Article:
The History Woman's Blog

You can’t buy an education

Posted in Academia, Education, higher education, News, Uncategorized by thehistorywoman on June 4, 2016

UCUAs university lecturers in the UK remain locked in a dispute with their employers over pay and working conditions in Higher Education, a survey published by private student loan company Future Finance this week revealed that less than half of students think their degree will help them get a graduate job to pay off their debts.

The issues are two sides of the same coin: the commodification of Higher Education. With home students now paying tuition fees of £9,000 per year, they rightly ask for value education in return. This involves among others high-quality teaching, well-stocked libraries, a wealth of electronic resources and specialist equipment, modern teaching and learning spaces, and decent student accommodation.

Alas, high tuition fees and the consumer culture they breed among students falsely suggests that the more you pay the more you will get in return. While this might work for cars, washing machines and smartphones, where you pay more to upgrade to a better model, it does not work for university courses. No matter how much you pay, you can’t buy an education. (more…)

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Keeping the customer satisfied

Posted in Academia, Comment, Education by thehistorywoman on February 18, 2014

UCU_posterStrike action might be entering the hot phase later this year as the Universities and Colleges Union (UCU) has approved ‘a marking boycott to be implemented from 28 April if university employers still refuse to thrash out a deal over pay’.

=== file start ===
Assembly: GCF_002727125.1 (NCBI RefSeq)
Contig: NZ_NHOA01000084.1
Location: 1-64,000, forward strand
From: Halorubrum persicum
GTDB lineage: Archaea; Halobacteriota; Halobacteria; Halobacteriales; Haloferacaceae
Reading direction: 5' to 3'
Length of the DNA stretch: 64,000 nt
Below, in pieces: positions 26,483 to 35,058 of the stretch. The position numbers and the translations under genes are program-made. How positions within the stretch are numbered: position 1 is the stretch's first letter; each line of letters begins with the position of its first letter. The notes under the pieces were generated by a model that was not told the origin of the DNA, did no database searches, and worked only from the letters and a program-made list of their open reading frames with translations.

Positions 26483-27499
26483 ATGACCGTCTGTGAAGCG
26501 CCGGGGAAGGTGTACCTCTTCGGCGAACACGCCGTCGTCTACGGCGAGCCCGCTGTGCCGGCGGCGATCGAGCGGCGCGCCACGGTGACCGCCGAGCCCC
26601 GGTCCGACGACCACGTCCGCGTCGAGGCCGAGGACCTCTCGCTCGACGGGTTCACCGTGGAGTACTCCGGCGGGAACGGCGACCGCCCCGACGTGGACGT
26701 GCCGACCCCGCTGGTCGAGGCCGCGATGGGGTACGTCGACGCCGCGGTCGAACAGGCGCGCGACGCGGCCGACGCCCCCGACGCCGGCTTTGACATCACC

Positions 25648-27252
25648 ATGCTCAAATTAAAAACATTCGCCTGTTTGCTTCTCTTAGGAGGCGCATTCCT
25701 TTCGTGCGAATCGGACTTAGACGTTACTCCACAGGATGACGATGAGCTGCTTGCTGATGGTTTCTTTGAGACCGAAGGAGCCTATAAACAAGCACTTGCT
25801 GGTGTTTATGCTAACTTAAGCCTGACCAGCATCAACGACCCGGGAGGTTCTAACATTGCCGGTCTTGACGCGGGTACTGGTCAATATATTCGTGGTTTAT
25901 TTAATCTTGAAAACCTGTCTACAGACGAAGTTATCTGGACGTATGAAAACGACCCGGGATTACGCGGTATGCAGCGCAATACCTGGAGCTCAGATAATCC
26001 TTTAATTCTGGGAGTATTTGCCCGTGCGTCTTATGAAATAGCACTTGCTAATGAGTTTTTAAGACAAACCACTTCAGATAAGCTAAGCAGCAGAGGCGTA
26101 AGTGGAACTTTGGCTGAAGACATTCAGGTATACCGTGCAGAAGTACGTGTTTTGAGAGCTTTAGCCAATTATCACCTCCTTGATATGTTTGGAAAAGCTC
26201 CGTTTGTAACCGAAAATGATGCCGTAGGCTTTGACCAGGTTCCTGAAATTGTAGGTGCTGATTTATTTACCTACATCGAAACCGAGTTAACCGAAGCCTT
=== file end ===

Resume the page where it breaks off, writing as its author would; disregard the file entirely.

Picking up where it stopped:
The Universities and Colleges Employers Association ‘have so far refused to engage in any meaningful talks over pay, despite six strikes since October 2013 and increasingly vociferous complaints from students about cancelled classes and missed seminars.’ So their employees are now going to strike where it hurts most, and it is the students who are going to suffer.

It is unfortunate that things had to come this far. Academic staff do not want to hurt their students. Lecturers are aware how important marks are to them, especially to final-year and postgraduate students who are going to apply for jobs and will be desperately waiting for their results. But nothing else will now make a difference.

As the UCU points out, in recent negotiations

This is untenable.

Academics are not greedy. Most of us are in the job we do because we love it. We are a bunch of geeks who enjoy research, writing and teaching. We want to share our knowledge with our students. Most of us could get much better paid work elsewhere. But we are still here because we care, and university bosses are taking advantage of that. They know we would not abandon our passion for research and teaching over a couple of quid a month. So they put the pressure on and see how far they can go. (more…)

The survey that didn’t surprise us

Posted in Academia, Comment, Education, News by thehistorywoman on October 19, 2013